Obese children more susceptible to food advertising

As childhood obesity rates continue to skyrocket in the US, health advocacy groups are putting more pressure on media to stop promoting unhealthy diets.

And a new study reveals just how dangerous commercials and advertisements are--especially for children who are already obese. The research, published in the Journal of Pediatrics found that obese kids are more susceptible to the messages in food advertising.

Brain activity heightened by food logos

By studying brain activity, researchers found that obese children showed more stimulation in the center of the brain that deals with pleasure and reward while seeing images of popular food logos, like those of Pepsi, Cheerios or Cap'n Crunch. Non-obese children, in contrast, showed brain stimulation in a completely different area of the brain when viewing these same logos--the part that rules self-control.

The study supports the current theory that obese children struggle with self-control when it comes to eating--much like a drug addict would with drugs--because of their different brain patterns.

Study author Dr. Amanda Bruce says the research sheds light on the ethics of food advertising, especially given the rising rates of obesity-related illness and diabetes.

"I think it raises the question, and it's a difficult question, of how ethical is it to advertise unhealthy food products to children, especially when we see that obese children are potentially more vulnerable to this type of advertising."

Marketing unhealthy foods

According to Bruce, companies spend more than $10 billion on food and drink ads targeting children, and nearly all of them--98 percent--are for products that are high in sugar, fat or sodium. Marketing, Bruce notes, can have a huge impact on the popularity of foods among children.

"In the 1950s and '60s, the favorite vegetable of children in the United States was spinach. That was because of Popeye. Even then we see marketing having a huge influence," said Bruce.

According to the Centers for Disease Control and Prevention (CDC), about one-third of all U.S. children are obese.

Source: Ozarks First

Get a Free Diabetes Meal Plan

Get a free 7-Day Diabetes Meal Plan from Constance Brown-Riggs who is a Registered Dietitian-Certified Diabetes Educator and who is also a national spokesperson for the American Dietetic Association.

Just enter in your email below to download your free Diabetes Meal Plan.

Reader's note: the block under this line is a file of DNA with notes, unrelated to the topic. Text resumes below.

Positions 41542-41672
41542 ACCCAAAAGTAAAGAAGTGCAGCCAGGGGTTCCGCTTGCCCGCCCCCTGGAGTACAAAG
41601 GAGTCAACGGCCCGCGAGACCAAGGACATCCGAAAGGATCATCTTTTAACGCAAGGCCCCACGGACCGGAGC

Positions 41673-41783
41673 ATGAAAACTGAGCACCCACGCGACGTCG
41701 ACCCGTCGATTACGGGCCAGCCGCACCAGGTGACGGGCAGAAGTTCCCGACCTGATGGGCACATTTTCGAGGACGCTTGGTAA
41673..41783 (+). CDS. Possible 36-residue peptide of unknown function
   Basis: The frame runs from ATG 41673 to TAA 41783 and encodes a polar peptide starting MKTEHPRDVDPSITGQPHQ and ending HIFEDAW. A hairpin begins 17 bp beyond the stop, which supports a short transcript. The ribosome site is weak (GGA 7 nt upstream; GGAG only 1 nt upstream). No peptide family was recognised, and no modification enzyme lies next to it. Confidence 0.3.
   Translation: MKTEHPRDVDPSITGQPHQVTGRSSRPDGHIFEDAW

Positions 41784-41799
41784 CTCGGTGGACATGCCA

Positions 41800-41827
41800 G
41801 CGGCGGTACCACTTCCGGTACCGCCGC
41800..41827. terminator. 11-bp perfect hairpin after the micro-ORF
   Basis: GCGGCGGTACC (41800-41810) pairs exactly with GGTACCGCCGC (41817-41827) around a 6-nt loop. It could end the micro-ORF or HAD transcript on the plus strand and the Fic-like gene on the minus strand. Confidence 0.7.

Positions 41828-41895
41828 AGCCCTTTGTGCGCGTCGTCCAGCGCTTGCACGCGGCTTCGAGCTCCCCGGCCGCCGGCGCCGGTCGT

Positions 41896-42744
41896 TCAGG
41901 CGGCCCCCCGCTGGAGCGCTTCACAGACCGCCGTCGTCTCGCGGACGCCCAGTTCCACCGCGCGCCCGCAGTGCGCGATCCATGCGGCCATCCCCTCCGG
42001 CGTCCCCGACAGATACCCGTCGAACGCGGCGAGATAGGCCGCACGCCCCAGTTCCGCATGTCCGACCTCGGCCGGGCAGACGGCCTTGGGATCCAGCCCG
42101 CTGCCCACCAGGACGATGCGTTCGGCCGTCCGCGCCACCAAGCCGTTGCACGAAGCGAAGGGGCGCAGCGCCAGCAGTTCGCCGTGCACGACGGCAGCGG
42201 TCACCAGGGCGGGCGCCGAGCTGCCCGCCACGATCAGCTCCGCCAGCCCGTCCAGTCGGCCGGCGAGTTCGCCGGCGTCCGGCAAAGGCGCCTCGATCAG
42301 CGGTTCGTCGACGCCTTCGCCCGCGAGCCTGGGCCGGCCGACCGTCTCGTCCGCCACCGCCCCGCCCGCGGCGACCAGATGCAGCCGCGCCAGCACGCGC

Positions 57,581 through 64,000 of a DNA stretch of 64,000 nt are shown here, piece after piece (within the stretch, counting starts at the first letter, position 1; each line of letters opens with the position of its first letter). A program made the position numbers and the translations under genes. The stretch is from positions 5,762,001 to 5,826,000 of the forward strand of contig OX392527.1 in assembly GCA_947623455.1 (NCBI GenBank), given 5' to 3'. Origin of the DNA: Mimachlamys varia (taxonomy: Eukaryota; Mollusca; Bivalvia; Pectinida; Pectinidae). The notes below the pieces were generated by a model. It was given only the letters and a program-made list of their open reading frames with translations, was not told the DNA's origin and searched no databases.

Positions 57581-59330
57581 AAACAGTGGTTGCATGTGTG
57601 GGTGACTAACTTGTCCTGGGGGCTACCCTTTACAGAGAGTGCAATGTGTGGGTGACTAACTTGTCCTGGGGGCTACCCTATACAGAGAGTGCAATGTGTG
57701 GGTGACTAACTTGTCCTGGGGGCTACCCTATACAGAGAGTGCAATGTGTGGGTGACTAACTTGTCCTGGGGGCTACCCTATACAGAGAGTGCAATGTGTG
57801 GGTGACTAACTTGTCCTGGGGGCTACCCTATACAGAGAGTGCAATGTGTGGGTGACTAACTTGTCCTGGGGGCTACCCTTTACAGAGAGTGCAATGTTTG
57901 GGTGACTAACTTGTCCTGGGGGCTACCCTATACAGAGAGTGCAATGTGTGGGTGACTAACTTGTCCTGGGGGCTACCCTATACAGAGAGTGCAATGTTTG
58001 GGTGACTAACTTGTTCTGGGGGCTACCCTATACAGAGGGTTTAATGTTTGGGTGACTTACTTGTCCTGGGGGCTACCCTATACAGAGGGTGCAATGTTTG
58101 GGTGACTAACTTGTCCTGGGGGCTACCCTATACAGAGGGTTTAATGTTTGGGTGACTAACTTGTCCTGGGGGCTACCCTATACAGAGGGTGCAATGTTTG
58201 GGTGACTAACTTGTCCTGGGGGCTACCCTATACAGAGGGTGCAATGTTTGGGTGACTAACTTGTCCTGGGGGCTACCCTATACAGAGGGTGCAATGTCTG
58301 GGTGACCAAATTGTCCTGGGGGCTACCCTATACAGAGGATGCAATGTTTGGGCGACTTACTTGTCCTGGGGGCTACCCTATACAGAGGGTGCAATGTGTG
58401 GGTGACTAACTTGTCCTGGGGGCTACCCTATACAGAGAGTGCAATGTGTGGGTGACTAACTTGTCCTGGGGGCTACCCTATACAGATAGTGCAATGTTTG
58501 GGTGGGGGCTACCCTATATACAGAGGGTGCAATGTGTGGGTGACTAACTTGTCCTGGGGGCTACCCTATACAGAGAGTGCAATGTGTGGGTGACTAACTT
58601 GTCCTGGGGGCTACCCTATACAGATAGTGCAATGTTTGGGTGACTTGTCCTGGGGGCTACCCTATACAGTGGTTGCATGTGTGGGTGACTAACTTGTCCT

By clicking Submit, you agree to send your info to BattleDiabetes.com who, in addition to 3rd party partners, may contact you with updates, products and information and we agree to use it according to our privacy policy and terms and conditions.

More Articles

More Articles

Scientists have discovered that a single gene forms a common link between type 2 diabetes and...

Natural supplements like cinnamon extract and apple cider vinegar could hold the key to lowering blood sugar levels, according to a recent...

Natural supplements like cinnamon extract and apple cider vinegar could hold the key to lowering blood sugar levels, according to a recent...

Could a person's risk for type 2 diabetes be written in their genes?

According to a study recently published in ...

Women who frequently shift around their sleeping hours could have worse metabolic health outcomes than their peers who stick with a...

The presence of the hormone leptin may hinder prenatal development, which could explain the origin of type 2 diabetes, according to...

An analysis of fossilized Native American feces shows that our ancestors ate up to sixteen times the fiber that we do today, but our...

Managing diabetes is hugely challenging for people of any age, but a new study suggests that young people may suffer all the more....

Disruptions to the gut’s ecosystem could be a future symptom facing young children who take antibiotics, which makes them more susceptible...

Breastfeeding a newborn holds many benefits for mommy and baby; it reduces the baby's risk for colds and viruses, it helps his bones (and yours)...

Fans of the Dexcom G5 Mobile have something to smile about.

At yesterday's hearing with the U.S. Food and Drug...

If you start your day with a cup of tea and end it with a glass of red wine, your blood sugar may thank you.

At least that...

As medical experts continue to debate whether or not "healthy obesity" can even exist, one new study suggests that risk for heart disease...

For years, type 1 diabetics have been anxiously waiting for that medical marvel that can stop the constant injections: the artificial...

“Low-fat” has been the battle cry of the health-conscious for over ‌‌‌‌‌‌‌‌‌‌‌...